Vithun Kumar Gajendra

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On Tuesday 22nd February 2011 Packt Publishing is releasing four brand new IBM books on a range of different subject matters:

This follows the success of Packt’s 2010 IBM range, which includes bestselling titles the IBM Lotus Notes 8.5 User Guide and IBM Cognos 8 Report Studio Cookbook.  James Lumsden, the Packt Enterprise publisher, states “IBM books represent a vitally important and significant part of Packt’s publishing strategy.   2010 was a good year, whilst 2011 and beyond will see more books across more technologies being published.  IBM Tuesday represents just the beginning.”

IBM Tuesday also emphasises Packt’s commitment to providing top quality books for a range of IBM software users.

To mark this special occasion Packt is offering a 20% discount off all Packt IBM books throughout February.  There is also a chance to win a PacktLib subscription, worth $220, every Tuesday in February with the IBM Tuesday Competition.

For further information on this, and other books published by Packt Publishing, please visit www.PacktPub.com

Packt Publishing are a unique publishing company specializing in highly focused books on specific technologies and solutions – please visit their site to find out more about them: http://www.packtpub.com/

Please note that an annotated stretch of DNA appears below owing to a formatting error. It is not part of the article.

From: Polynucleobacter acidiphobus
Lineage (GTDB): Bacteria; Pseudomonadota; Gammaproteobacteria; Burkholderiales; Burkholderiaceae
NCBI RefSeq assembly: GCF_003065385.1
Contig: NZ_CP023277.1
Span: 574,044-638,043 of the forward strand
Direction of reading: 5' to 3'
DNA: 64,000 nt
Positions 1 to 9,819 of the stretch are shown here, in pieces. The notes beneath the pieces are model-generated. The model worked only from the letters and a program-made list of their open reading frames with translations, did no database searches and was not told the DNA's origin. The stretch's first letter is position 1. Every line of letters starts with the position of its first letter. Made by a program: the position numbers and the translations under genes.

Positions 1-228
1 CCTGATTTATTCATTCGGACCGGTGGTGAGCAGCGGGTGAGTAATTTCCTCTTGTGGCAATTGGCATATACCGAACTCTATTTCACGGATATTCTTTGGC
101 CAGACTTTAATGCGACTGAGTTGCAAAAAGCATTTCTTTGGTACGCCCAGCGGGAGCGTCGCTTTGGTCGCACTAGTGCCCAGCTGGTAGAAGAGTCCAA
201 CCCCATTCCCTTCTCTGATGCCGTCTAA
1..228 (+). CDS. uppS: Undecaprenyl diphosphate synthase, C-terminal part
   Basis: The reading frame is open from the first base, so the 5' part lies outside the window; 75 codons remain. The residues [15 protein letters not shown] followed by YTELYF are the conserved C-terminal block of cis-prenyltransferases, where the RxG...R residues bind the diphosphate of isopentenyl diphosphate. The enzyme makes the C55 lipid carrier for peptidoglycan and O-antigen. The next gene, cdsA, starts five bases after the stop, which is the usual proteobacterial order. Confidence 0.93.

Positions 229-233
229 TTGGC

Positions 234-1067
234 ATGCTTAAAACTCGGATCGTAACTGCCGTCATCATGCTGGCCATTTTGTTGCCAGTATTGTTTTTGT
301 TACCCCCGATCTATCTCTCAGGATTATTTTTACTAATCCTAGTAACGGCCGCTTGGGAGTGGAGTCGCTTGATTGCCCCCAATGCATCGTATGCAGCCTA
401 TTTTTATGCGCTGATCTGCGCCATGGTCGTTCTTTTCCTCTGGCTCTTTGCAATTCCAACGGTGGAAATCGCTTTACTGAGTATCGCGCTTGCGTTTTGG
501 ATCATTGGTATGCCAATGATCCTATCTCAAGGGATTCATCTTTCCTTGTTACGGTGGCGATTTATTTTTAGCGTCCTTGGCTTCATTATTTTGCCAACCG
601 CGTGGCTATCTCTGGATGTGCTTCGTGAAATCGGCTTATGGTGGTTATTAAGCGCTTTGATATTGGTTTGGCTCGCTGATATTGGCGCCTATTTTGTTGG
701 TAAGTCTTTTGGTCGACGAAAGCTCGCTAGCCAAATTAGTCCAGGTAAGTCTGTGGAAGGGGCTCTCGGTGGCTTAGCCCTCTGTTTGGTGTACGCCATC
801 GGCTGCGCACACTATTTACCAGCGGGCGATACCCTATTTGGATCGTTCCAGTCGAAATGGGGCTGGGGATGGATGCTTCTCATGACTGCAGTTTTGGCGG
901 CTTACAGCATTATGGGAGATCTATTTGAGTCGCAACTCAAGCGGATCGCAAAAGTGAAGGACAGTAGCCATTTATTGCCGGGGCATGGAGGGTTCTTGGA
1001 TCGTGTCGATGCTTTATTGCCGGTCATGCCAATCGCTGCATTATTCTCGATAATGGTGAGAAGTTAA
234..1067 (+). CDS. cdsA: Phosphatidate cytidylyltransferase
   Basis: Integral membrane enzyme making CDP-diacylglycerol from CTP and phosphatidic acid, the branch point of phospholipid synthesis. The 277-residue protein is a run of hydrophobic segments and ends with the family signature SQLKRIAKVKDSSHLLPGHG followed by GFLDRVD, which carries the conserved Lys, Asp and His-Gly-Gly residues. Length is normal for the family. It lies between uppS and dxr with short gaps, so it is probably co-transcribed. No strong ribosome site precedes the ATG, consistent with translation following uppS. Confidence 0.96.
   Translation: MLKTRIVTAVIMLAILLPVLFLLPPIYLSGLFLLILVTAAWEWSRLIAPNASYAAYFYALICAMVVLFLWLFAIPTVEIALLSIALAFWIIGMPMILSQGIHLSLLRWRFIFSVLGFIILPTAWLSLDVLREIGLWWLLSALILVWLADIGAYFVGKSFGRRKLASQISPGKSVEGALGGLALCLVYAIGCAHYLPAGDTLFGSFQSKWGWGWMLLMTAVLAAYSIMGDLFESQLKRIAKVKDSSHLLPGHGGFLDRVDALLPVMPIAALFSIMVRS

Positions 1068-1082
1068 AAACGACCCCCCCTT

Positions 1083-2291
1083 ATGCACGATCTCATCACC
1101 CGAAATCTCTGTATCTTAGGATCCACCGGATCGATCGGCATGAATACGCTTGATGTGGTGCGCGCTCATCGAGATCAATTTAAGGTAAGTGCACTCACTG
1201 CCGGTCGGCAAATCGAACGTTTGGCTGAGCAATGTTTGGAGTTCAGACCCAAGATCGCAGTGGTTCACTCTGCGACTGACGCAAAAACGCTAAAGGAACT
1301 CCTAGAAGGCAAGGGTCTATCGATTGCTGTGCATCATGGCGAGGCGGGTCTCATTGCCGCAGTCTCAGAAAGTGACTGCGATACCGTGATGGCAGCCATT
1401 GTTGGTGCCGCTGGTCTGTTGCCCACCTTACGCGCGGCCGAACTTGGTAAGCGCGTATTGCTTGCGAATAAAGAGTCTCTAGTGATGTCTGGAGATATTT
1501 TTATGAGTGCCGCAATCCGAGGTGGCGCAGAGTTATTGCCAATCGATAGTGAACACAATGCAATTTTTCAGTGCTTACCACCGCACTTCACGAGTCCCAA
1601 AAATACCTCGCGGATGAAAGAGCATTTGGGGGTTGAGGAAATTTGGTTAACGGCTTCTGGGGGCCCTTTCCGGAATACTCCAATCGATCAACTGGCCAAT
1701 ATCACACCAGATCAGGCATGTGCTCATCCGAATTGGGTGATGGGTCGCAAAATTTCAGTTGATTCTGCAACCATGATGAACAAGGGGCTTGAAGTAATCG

Each month we run a promotion with Packt in which GDC members will be selected at random to receive free books. This month we are offering 2 LJC members the chance to win;

First Prize Winner will receive 1 print copy of his/her choice
Runner Up Winner – 1 ecopy of his/her choice

Here are the books on offer this month, the winner will be picked at random and announced at the end of the month:

Microsoft Dynamics AX 2009 Administration
Moodle 1.9 Testing and Assessment 
Microsoft Dynamics Sure Step 2010   
Moodle as a Curriculum and Information Management System  
Moodle 1.9 Top Extensions Cookbook
Mastering phpMyAdmin 3.3.x for Effective MySQL Management      

To take part in the promotion all you have to do is send an email to me at b.cranford@clearview-itrs.co.uk with your name, your book choice and the address you would like your book to be sent. Please mark ‘GDC Packt Publishing’ as the subject title.

Please visit the Packt site at www.packtpub.com

Congratulations to the winners of our our January draw – Chris and Mashhood!

Good luck,

Barry Cranford

What is the GDC?

The GDC, or Graduate Development Community is an independent community of undergraduate software developers. Our goal is to bridge the gap between the worlds of Academia and Business. We organise and host presentations and events with senior members of the development community as well as offering advice, guidance, internships and jobs through our community site.